Poll: One-third of Millennials Would Text During Job Interview
February 21, 2015
Source: Personal Finance Hub
Are you so addicted to your smartphone that you actually text during a crucial job interview? At a time when the labor market remains on shaky ground and the availability of jobs is limited, a significant number of millennial workers have the temerity to text throughout a job interview, says a new poll.
A new survey by the Center for Generational Kinetics Analysis and Ultimate Software Key finds millennials say it’s OK text, arrive late and hand in your resignation letter if you’re being asked to close your social media account.
Here are the major findings from the report that is garnering substantial attention:
- 33 percent of millennials believe it’s perfectly acceptable to text at a job interview.
- 30 percent of millennials say it’s fine to arrive late for a job interview by five minutes.
- 34 percent of millennials would quit immediately if the boss asked them to delete their Facebook page.
In addition, the survey discovered a generational disparity when it comes to employee loyalty. The report noted that 25 percent of millennials purport that working for a company a minimum of seven months suggests loyalty, compared to 17 percent of Baby Boomers who cite more than five years.
Forty-five percent of millennials would quit an employment opportunity if they did not foresee a career path they initially wanted at the company, while one-third can determine if they’ll stay on a long-term basis with the company in the first week, and 63 percent in the first month alone.
Millennials are also changing the way jobseekers are finding positions in their fields.
Nearly half of millennials find their jobs online, 43 percent of millennials think it’s acceptable to apply for a job on a tablet and 39 percent supported applying for a position on a smartphone.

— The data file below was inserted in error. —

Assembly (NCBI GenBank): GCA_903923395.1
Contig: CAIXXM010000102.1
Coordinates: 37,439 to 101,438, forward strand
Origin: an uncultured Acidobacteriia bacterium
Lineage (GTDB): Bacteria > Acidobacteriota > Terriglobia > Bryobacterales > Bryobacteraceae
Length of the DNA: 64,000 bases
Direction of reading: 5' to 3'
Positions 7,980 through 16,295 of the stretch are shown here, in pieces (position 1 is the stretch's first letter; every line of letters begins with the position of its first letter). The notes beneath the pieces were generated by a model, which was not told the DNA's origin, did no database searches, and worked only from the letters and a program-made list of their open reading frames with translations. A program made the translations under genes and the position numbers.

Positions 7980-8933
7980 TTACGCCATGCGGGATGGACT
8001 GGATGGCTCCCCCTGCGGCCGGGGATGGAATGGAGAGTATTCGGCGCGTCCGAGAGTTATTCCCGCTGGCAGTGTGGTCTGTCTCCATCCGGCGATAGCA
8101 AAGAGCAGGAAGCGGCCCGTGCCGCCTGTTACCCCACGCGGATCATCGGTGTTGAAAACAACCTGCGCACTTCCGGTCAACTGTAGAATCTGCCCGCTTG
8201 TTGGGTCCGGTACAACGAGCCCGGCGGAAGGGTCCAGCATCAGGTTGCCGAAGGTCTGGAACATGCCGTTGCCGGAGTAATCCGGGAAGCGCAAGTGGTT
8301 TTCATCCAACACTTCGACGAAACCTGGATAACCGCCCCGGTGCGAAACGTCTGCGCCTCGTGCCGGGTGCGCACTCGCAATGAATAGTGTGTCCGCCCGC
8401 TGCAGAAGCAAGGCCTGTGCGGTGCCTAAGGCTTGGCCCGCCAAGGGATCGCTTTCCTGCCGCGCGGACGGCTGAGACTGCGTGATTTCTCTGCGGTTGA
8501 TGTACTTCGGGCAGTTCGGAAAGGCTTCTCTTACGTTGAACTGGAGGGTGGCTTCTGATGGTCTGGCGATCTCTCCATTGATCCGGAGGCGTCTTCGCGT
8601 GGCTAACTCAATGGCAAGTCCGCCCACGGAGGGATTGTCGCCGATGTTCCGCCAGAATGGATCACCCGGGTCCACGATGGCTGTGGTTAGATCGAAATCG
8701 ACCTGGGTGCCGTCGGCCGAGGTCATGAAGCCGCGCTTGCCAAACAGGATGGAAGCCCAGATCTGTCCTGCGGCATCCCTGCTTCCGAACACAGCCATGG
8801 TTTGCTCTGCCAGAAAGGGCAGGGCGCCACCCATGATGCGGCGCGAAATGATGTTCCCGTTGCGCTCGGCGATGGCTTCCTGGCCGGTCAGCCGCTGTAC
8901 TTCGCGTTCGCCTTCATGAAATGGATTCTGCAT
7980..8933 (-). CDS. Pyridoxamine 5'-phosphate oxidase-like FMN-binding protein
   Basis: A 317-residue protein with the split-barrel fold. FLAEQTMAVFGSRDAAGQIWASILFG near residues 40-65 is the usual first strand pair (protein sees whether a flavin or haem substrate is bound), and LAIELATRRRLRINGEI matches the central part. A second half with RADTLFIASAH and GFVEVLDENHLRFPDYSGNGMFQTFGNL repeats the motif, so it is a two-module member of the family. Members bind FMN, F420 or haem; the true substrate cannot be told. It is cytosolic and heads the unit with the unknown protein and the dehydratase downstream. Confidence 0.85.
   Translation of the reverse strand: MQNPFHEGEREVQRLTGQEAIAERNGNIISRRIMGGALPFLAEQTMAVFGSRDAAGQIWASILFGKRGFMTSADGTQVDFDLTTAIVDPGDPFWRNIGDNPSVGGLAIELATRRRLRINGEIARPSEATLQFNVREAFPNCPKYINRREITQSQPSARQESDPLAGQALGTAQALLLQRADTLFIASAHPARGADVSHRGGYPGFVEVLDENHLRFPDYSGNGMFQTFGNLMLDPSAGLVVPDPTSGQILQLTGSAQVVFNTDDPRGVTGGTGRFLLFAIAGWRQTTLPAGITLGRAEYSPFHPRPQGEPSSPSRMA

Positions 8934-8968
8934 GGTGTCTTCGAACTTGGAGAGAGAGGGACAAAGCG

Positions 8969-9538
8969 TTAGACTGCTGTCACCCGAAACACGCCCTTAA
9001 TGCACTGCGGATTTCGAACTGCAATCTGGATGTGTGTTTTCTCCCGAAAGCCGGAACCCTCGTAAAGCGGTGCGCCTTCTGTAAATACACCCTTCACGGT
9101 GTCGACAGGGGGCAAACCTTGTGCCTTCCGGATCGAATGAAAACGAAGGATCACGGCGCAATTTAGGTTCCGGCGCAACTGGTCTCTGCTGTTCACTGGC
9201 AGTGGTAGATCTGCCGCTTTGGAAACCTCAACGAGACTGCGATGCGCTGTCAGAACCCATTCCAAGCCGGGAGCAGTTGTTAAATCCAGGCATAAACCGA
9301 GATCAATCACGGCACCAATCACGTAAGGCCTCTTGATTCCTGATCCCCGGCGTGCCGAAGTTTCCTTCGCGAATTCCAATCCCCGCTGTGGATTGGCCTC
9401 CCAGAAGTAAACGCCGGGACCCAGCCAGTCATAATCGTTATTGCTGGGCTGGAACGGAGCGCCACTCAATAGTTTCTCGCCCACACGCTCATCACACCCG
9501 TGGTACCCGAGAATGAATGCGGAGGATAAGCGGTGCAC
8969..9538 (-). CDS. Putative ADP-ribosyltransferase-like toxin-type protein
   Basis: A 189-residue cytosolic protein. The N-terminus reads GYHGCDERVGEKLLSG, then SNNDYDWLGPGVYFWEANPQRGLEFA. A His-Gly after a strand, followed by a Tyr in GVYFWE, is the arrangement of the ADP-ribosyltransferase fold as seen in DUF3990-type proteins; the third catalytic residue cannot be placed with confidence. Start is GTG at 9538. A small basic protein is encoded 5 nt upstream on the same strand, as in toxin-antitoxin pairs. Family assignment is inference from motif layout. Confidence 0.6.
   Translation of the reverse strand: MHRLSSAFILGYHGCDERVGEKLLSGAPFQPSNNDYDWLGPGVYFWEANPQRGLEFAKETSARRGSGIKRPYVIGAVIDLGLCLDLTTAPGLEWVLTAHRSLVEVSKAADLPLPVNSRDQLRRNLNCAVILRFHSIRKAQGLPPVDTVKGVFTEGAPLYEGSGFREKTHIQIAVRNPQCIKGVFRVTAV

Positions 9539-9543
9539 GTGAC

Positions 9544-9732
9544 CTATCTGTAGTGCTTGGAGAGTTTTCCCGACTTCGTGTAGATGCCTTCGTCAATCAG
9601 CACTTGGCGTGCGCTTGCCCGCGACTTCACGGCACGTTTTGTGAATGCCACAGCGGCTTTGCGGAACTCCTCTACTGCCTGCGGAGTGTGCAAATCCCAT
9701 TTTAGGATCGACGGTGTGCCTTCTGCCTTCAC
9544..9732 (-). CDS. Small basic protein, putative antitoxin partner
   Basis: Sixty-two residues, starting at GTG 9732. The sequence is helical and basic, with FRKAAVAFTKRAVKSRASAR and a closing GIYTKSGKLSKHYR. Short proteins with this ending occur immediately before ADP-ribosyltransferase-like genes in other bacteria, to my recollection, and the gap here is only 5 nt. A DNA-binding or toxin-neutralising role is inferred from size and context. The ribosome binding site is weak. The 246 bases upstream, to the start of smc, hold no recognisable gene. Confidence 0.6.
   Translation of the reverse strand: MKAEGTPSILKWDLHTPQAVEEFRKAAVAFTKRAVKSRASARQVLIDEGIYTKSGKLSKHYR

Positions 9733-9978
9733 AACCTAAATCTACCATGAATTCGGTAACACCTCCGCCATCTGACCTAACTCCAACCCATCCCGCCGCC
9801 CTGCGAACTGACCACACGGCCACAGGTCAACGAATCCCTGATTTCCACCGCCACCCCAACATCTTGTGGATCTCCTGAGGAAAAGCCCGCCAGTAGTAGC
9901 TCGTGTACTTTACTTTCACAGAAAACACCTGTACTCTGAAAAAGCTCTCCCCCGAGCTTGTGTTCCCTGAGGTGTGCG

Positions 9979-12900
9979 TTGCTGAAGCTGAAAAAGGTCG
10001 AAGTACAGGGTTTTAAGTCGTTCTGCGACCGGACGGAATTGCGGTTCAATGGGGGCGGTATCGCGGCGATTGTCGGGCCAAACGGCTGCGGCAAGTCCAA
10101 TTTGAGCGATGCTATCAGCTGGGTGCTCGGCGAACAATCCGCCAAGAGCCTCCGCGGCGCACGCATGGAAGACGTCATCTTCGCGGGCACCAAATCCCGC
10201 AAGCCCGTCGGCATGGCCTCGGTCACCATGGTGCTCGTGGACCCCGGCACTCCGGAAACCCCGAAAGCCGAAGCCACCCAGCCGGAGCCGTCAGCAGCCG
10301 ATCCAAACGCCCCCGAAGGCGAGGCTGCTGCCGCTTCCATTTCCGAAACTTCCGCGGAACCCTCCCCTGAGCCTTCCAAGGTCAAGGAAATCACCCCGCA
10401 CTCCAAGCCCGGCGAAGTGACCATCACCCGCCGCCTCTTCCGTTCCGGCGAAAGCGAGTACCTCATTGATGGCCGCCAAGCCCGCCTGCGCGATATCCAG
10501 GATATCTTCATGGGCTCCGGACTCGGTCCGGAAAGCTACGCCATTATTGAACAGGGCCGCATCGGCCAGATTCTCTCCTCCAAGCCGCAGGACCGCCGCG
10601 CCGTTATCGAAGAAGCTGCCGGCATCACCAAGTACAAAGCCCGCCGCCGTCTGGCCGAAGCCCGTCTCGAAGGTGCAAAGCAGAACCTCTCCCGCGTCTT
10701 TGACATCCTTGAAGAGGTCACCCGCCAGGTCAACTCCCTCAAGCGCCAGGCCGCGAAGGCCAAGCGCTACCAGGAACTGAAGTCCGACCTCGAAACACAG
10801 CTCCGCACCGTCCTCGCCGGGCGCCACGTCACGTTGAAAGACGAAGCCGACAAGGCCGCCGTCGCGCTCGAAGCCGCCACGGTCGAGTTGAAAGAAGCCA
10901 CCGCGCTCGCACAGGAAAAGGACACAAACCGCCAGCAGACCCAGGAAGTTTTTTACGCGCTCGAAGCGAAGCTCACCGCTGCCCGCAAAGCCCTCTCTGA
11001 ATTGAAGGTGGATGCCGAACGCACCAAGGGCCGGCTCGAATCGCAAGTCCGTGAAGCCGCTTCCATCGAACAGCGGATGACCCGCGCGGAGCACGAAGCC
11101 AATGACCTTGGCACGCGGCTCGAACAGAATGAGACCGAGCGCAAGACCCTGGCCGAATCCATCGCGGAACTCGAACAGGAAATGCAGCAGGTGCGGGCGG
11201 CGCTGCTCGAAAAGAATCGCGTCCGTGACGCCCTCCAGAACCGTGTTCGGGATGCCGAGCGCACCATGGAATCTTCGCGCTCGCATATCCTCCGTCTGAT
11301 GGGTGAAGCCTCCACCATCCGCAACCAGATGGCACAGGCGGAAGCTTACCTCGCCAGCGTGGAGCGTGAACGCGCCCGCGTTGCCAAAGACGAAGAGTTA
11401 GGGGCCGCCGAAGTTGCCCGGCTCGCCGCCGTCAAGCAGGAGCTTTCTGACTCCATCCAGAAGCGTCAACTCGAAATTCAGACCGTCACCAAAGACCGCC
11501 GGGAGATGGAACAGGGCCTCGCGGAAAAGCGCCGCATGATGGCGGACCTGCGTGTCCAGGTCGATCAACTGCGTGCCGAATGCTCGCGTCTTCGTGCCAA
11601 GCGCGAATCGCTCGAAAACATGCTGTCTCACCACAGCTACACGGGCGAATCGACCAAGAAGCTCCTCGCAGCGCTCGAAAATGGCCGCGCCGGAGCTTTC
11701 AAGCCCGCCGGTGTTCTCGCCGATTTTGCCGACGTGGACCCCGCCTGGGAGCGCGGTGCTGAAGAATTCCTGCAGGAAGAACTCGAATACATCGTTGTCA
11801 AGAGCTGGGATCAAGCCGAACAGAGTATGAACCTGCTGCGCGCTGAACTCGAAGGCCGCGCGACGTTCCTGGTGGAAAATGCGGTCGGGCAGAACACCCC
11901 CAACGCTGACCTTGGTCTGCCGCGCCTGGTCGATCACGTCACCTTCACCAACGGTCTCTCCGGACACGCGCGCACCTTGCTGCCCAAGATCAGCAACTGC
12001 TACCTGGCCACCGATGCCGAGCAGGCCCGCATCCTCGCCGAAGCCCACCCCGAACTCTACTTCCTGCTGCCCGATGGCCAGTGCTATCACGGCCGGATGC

Finally, it seems that millennials want to be coddled at work as 42 percent of millennials welcome feedback every single week, which is a lot more than any other preceding generation.
These results could be viewed as fantastic, but they aren’t anything new. According to a 2013 report published in USA Today, human resource professionals and hiring managers have been disgruntled with the lack of interview skills among college graduates, citing too much reliance on smartphones and social media.
“It’s behavior that may be completely appropriate outside the interview,” said Jaime Fall, vice president of the HR Policy Association. “The interview is still a traditional environment.”
Fall also believes that parents are to blame as well because they have smothered and given a false sense of self-esteem and entitlement to their kids: “It’s (a mindset of) ‘You’re perfect just the way are,’ ‘Do whatever you’re comfortable doing.’”
In the article, the industry professionals cited millennial job applicants taking calls and text messages; bringing in their parents and having their mother or father negotiate their salary; and even taking their pet to a job interview as reasons for not gaining the job.
It may be no wonder then to read that 40 percent of HR executives say recent grads are not professional in their first year out of post-secondary educational facilities.